The May 2012 Blog
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Java APIs are NOT Copyrightable (Thursday, May 31)
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Geek developer news: from today's Groklaw coverage of the Oracle vs. Google lawsuit, Java APIs are not copyrightable.

"So long as the specific code used to implement a method is different, anyone is free under the Copyright Act to write his or her own code to carry out exactly the same function or specification of any methods used in the Java API. It does not matter that the declaration or method header lines are identical. Under the rules of Java, they must be identical to declare a method specifying the same functionality -- even when the implementation is different. When there is only one way to express an idea or function, then everyone is free to do so and no one can monopolize that expression."

Groklaw also has a PDF version of the ruling if that's easier to read.

ExportMime Agent (Tuesday, May 29)
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The "normal" way to view the raw version of an Internet email in your Lotus Notes client is to open the mail message in a tab, then choose the menu option View-Show-Page Source. This gives you all the mail headers, MIME parts, etc.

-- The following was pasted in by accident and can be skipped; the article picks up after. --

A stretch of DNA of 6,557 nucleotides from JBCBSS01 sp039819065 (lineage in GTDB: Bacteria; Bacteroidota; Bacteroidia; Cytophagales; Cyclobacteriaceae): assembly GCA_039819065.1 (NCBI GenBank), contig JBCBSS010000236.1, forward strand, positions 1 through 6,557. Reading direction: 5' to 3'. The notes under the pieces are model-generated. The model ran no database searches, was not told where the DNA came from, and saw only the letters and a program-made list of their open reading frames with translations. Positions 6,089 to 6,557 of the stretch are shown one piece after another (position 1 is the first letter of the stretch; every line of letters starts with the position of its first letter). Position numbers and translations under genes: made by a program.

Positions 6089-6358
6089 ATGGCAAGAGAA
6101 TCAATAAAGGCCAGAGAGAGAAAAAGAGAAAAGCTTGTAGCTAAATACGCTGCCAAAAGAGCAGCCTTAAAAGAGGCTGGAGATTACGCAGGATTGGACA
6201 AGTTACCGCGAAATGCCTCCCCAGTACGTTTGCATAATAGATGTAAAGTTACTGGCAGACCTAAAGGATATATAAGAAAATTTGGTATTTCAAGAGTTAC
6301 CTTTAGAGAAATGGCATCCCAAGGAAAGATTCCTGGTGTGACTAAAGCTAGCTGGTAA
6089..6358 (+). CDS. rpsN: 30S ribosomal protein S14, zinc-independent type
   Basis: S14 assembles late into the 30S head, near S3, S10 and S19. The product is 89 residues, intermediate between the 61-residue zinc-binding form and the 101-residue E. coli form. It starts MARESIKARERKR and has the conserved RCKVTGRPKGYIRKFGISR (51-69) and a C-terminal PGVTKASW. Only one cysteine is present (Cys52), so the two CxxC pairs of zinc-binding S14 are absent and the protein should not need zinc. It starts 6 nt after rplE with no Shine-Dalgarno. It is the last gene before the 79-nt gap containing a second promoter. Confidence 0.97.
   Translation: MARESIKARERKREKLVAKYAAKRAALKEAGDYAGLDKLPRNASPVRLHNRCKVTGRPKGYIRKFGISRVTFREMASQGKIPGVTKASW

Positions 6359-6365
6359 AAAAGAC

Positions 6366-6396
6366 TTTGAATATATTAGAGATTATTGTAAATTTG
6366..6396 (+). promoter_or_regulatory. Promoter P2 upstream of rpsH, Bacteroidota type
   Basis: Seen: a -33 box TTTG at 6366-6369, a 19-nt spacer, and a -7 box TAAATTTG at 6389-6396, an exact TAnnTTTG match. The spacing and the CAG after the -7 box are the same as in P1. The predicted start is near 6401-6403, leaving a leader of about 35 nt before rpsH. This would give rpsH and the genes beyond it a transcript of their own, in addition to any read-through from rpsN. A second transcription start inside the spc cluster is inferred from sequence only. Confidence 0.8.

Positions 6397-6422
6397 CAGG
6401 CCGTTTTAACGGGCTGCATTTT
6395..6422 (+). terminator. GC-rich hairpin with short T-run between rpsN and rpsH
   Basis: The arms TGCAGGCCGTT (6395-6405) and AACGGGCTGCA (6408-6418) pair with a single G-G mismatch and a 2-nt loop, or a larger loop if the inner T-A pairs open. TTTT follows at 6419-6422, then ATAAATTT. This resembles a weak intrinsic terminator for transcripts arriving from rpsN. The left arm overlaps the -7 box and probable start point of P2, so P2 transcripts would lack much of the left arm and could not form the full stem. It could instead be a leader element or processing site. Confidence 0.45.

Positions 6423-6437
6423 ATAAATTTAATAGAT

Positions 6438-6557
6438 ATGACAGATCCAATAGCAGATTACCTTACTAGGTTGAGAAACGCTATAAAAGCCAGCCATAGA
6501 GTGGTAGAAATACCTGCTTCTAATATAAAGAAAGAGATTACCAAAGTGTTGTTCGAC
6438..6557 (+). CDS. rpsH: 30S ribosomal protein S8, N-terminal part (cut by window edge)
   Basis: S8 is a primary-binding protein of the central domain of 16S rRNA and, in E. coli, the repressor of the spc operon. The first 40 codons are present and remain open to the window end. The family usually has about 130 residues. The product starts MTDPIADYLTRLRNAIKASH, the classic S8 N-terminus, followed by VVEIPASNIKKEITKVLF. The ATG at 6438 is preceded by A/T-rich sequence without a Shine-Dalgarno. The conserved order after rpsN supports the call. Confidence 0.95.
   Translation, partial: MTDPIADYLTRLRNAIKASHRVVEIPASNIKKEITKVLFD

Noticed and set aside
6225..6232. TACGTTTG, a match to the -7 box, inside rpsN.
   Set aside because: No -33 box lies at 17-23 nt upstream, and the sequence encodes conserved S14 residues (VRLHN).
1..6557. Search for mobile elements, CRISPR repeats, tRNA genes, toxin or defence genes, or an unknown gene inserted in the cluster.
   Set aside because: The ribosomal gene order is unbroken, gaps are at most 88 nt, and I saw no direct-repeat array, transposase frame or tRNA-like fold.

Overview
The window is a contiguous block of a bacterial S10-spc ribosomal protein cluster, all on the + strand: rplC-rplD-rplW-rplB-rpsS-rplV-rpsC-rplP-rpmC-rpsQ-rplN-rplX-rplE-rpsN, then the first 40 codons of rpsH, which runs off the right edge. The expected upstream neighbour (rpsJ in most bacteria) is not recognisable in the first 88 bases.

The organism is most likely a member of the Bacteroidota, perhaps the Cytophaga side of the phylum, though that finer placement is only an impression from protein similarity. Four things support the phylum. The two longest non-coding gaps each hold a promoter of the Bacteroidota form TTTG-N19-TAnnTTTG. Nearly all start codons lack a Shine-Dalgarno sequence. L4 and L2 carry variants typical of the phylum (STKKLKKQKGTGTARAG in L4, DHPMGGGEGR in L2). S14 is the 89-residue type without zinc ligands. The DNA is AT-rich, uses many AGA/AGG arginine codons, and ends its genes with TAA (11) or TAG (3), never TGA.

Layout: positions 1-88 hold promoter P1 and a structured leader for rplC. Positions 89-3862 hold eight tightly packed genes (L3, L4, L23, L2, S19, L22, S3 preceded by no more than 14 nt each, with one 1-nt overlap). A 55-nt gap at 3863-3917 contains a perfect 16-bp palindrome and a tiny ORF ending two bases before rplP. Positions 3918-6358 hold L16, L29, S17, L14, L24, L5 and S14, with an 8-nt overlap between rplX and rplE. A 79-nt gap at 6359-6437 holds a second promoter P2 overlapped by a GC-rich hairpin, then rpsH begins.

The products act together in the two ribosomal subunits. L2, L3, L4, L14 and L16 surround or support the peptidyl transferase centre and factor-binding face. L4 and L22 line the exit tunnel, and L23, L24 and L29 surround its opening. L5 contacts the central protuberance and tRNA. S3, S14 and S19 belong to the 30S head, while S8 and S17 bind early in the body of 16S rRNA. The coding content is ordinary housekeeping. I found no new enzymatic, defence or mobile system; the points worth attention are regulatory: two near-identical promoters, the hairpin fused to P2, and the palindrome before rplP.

If you'd like to do this with an agent instead, here's some LotusScript that will give you the same sort of output:

  • ExportMime.lss
  • There's a function in there that writes the MIME boundaries a little differently than the rest of the MIME content. I wrote this a long time ago so I can't remember exactly what the condition was where this was necessary, but I do remember that my Mac client was sometimes generating invalid UTF-8 output if I didn't do that. It could be a Mac-specific or version-specific thing, or it could be one of those things that never happens to anyone but me. I don't know. Feel free to take that part out and try without it if you're curious.

    Anyway, I thought I published this a while back but I can't seem to find it anywhere, so there you go.